Black Choreographers Festival, SF

This month-long series of events highlights African American dance and culture.

Written by:
Joanna G. Harris
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For its 10th anniversary season, the Black Choreographers Festival has extended into new and “other” dimensions. Under the leadership of Kendra Kimbrough Barnes and Laura Ellis, this performance included a dramatic work by Joanna Haigood, a ballet-jazz dance by Gregory Dawson, Barnes’ historical dance-drama, “Clearance: Linking our Passage,” and
a Haitian celebration by the Rara Tou Limen Haitian Dance Company. What a show!

For this reviewer, Haigood’s work “Dying While Black and Brown,” was the most sophisticated and well executed. Using an enclosed set piece by Wayne Campbell, four men in prison garb, climb, swing and fall within the structure. Later the garb changes to street clothes, and
although similar tensions evolve (one man “flips” out), and fights ensue, it is clear that in or out, these men are caught and bound. It is less a dance work than a dramatic portrayal of a contemporary enigma. The performers were James Antoine Hunter, Rashad Pridgen, Travis Santell Rowland and Matthew Wickett. The powerful score was by Marcus Shelby.

Barnes’ work (“Clearance: Linking Our Passage”) also dramatizes the African-American experience. In this instance, people from the south travel to the north with well-documented hardships. It is a work-in-progress, using a large cast and scattered moments of group ensemble that is to be completed in the fall of 2014.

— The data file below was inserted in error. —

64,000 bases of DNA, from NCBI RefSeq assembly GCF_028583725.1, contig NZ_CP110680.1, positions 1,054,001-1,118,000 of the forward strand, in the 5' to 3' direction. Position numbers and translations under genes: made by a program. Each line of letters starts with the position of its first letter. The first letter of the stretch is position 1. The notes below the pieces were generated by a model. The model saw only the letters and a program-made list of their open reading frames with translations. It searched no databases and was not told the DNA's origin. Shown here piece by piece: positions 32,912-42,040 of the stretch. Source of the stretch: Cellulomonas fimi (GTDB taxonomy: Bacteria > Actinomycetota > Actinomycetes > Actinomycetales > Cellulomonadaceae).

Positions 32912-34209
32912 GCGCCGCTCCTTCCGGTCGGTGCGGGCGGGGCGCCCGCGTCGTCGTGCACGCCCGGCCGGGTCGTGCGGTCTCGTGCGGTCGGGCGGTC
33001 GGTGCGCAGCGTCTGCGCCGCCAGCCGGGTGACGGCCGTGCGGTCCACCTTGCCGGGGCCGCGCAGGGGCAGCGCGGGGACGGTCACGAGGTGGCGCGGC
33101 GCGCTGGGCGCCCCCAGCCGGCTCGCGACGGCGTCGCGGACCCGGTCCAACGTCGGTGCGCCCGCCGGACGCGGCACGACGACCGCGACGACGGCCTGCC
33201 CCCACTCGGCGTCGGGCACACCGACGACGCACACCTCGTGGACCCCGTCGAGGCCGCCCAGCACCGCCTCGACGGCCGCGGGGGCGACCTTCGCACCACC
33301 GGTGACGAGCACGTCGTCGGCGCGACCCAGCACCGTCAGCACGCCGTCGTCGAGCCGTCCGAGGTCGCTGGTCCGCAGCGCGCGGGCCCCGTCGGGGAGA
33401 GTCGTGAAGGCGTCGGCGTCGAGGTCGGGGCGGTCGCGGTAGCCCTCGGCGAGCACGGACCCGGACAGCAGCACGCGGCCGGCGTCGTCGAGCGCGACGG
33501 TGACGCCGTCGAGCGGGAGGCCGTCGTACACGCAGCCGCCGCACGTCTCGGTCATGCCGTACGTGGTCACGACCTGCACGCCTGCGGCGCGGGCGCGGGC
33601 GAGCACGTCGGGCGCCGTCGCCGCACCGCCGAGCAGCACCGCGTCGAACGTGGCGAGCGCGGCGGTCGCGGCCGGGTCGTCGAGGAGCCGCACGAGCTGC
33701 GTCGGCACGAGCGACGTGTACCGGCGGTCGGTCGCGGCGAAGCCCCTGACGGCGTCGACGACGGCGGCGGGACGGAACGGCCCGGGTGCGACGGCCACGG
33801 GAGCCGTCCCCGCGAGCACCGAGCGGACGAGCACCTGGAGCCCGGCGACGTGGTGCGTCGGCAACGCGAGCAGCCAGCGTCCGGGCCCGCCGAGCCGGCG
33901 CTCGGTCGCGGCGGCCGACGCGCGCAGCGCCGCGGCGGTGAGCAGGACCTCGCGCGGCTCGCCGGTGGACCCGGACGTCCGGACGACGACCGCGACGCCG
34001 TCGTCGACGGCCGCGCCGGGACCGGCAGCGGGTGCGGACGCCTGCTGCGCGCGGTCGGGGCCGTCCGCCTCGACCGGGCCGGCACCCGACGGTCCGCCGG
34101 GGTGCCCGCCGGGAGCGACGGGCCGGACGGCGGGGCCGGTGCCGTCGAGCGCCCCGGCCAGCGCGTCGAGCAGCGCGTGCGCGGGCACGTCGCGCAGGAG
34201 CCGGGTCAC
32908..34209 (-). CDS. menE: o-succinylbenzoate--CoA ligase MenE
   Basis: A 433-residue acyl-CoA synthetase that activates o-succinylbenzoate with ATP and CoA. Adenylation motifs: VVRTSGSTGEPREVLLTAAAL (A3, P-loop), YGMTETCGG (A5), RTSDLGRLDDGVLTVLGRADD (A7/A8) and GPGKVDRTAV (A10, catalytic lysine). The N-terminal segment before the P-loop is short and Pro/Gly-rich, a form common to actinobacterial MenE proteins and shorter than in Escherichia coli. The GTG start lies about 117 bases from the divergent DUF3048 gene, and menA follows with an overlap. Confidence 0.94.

The most complimentary remark I can give about Gregory Dawson’s “birds eye view” is that he enlisted a fine jazz ensemble of musicians, the Richard Howell Quintet. His six dancers — Isaiah Bindel, Jordan Drew, Ilaria Guerra, Byron Roman, Oliver Shock and Jessica Wagner — employed a dance vocabulary familiar in the Bay Area from the Lines Company; that is, ballet, modern, jazz, hip-hop, gymnastics and a continual barrage of wiggles, flops, falls, punctuated by multiple jump turns and pirouettes. It is all delightfully entertaining if you like TV dance, but after 50 minutes, watching each dance take a “jazz-riff,” the audiences’ restlessness was apparent. I believe it was once pronounced by Doris Humphrey, “All dances are too long!” This one is.

Portsha Jefferson’s lively celebrations, “Nasyon Dechennen (“Furious Nation”) portrayed various incidents experienced by native Haitians (kidnapping, repression) yet concluded with exciting, colorful, lively bouncing, turning, jumping ensemble revelry. Like other works on the program, it too could use editing, but all in all, it left the festival audience in an upbeat mood.

The Festival continues March 7 and 8 with Robert Moses’ Kin presenting “Draft/BY Series,” at ODC Theater in San Francisco. Barnes and Ellis are to be complimented and congratulated on their fine accomplishments for the 10th Anniversary of the Black Choreographers Festival.

Joanna G. Harris

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